The remaining two episodes are clever ideas that may be stretched a little too thin. "The Comedian" stars Kumail Nanjiani as a standup comic who's bombing onstage until he receives some useful advice from a legendary older comedian (Tracy Morgan), who tells him to kill the political jokes with which he's larded his act and switch to routines drawn from his own life. However, the older man warns darkly, once the audience connects with this more personal material, "it's theirs." What this means is that…well, it's both very creepy and kind of fun.

The fourth episode, called "Rewind," stars Sanaa Lathan as a middle-class mother who's trying to drive her son (Damson Idris) to college, but keeps getting pulled over by a relentless highway patrol officer (Glenn Fleshler). This grim cop is forthrightly racist and, as we soon see, capable of just about any unpleasant thing. Fortunately, mom has an old camcorder that can dispel all problems at the push of a rewind button.

Jordan Peele recently remarked that he saw no need to cast white actors in lead roles in his films. This triggered a tsunami of white-guy bleating on Twitter, but here we see what he was talking about. This is a series that's simply well-cast, with talented actors, many of them somehow not white. It'd be nice if this were to become the new normal.

All of these new Twilight Zone episodes have attractive features – an especially sharp performance here, a beautifully framed shot there. The two best of them venture beyond the arena of simple scares to become haunting in a way that Rod Serling himself would likely have applauded.

(The Twilight Zone will debut next Monday, April 1, on CBS All Access.)

NEXT: On Looking Again at Blackstone

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  1. “Tsunami of white-guy bleating.”? “Many of them somehow not white. It’d be nice if this became the new norm.”? What is this? A Salon or Slate magazine article? It seems like creeping white guilt can’t be kept out of anything, even an allegedly libertarian source. I’m interested in checking out a revamp of The Twilight Zone, but I wont be sharing the guilt boner about “no whites allowed” in a lead role.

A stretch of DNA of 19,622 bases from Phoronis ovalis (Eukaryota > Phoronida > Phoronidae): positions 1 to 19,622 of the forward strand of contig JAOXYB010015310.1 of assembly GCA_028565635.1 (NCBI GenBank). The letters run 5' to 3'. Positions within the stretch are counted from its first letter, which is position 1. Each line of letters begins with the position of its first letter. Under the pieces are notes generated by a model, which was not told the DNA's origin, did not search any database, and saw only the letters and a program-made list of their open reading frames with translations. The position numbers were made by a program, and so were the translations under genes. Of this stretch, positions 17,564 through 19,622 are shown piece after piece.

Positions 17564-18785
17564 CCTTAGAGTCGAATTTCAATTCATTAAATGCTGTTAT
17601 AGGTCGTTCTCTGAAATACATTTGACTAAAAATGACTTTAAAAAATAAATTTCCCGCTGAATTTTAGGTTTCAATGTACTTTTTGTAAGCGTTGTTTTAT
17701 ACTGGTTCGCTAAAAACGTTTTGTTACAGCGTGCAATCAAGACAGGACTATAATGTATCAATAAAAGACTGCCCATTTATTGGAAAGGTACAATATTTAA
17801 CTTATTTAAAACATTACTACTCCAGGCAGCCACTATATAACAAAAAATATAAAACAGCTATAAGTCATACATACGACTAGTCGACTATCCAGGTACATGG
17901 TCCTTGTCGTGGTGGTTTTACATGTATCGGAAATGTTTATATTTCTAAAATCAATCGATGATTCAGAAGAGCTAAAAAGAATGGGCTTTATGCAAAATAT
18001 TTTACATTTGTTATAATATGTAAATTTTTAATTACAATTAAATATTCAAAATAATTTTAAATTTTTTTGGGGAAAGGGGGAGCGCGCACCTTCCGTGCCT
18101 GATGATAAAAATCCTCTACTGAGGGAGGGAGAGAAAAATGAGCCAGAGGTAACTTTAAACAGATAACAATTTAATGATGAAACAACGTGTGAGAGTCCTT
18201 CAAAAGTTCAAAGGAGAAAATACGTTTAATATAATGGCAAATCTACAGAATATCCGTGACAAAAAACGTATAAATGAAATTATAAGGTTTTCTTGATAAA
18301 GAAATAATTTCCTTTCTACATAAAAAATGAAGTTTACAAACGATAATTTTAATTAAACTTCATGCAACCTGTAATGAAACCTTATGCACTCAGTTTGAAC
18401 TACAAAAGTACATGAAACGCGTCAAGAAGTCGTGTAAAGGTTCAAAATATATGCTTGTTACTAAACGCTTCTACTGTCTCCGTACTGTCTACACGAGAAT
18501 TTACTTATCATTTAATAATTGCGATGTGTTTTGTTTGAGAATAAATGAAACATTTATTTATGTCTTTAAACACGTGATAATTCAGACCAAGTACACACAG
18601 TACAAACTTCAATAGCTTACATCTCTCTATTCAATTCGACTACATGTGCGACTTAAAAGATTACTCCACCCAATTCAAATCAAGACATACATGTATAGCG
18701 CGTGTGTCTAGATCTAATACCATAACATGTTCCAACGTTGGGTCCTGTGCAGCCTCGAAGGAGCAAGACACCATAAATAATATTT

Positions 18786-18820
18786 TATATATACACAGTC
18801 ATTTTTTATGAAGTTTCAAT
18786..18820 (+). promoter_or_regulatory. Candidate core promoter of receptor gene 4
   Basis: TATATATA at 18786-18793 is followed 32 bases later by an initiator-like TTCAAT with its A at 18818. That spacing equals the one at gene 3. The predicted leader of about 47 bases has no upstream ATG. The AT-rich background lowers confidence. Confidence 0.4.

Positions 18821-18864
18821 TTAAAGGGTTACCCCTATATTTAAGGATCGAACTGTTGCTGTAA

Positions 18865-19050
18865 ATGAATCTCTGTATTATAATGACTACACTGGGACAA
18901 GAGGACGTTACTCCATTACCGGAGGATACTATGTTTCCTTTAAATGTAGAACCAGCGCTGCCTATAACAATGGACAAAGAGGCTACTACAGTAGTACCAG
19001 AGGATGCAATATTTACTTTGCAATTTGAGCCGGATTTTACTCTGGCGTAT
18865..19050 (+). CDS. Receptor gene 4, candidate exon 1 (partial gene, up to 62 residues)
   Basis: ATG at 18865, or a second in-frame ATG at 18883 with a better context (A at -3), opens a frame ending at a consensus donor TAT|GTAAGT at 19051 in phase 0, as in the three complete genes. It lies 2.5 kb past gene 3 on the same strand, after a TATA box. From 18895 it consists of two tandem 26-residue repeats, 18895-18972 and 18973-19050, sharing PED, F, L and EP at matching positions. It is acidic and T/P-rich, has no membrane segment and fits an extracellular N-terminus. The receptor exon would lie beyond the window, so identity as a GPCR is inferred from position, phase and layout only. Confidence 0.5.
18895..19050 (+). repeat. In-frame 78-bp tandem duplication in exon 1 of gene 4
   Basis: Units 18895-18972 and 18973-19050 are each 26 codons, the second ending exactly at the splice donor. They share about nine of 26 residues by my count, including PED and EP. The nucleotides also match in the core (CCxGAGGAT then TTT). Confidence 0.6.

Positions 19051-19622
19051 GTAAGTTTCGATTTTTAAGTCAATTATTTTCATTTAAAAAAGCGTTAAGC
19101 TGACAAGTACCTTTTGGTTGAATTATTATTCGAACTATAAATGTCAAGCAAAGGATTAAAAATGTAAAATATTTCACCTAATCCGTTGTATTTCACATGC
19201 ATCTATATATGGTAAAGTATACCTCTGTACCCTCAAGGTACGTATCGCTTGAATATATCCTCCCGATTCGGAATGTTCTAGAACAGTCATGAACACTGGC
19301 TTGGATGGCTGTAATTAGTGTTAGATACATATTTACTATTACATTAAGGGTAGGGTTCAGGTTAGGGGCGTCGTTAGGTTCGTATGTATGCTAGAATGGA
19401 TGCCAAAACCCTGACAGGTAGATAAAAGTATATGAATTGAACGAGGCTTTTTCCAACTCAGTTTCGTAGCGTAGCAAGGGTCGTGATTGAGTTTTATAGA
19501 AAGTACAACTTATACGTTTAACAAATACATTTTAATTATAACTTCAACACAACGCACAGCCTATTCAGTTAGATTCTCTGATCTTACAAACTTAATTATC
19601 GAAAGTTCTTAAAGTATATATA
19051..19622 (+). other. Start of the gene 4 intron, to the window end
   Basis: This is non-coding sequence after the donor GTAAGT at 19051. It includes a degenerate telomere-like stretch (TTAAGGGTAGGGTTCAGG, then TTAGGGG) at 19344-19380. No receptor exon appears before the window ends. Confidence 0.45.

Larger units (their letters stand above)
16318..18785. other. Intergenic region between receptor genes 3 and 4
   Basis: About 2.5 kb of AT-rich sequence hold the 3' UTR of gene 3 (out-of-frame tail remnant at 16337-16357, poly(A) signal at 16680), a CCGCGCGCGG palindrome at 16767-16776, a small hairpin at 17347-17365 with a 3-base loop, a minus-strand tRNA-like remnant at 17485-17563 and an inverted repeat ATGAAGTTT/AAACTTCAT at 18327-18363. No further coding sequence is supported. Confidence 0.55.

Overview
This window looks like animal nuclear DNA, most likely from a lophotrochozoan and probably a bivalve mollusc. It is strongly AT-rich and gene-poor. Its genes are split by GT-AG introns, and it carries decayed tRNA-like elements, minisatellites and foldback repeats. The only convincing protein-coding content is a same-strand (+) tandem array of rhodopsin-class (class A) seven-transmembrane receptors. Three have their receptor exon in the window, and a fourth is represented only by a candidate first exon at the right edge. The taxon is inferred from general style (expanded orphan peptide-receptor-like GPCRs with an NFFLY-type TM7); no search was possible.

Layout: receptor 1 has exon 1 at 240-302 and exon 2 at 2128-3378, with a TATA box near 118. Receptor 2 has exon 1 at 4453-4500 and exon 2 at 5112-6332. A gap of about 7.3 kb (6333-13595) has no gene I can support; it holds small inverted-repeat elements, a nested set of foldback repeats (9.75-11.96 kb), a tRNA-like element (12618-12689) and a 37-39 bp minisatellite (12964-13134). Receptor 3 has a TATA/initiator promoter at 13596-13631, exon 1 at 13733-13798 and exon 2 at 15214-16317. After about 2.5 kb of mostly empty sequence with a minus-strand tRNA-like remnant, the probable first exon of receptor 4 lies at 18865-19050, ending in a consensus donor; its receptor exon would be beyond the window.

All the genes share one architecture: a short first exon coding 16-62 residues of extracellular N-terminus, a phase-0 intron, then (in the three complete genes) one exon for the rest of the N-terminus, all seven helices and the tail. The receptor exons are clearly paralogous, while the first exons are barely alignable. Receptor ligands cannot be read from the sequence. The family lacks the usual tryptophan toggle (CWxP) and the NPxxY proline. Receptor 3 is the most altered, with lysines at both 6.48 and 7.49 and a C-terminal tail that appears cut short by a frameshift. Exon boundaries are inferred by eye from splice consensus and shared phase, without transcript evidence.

1. Don’t think white guilt is a part of Peele’s master plan. Was just being sincere after seeing this and JP’s other two movies. Am hurt by Salon/Slate aspersion…

      1. The truth, it stings.

      2. Virtue signaling is a pre-requisite for cocktail party invites, I guess.

    2. So even entertainment has to be an Affirmative Action program? Thanks, but I think I’ll be passing on this one.

    3. You left out the part where he mentions that the actors are actually good at what they do. Its not white guilt to want a break from racial monotony as long as you aren’t letting it blind you from talent and skill.

      I see no problem with Peele discriminating in this way. (just like I don’t have a problem with white directors who cast mostly or even exclusively white people) he isn’t getting government involved, he is taking control over the types of films he wants to see. That is a good thing

      1. Its not white guilt to want a break from racial monotony as long as you aren’t letting it blind you from talent and skill.

        I don’t have a problem with Peele or the series. The false narrative is the problem. There was no racial monotony in Serling’s original. See my list below blacks, hispanics, and asians featured as leads regularly in the show. Acting like what Peele’s doing is somehow abnormal or new is the issue. Pretending that the series hasn’t been rebooted and failed a couple times, even with a black host in Serling’s role is the issue. The negligent bordering on willful whitewashing of history to congratulate yourself on defeating the whitewashing of history, the wishing that reality reflected or conformed more tightly to The Twilight Zone because the cast is diverse… That’s the shit sandwich *I* refuse to eat.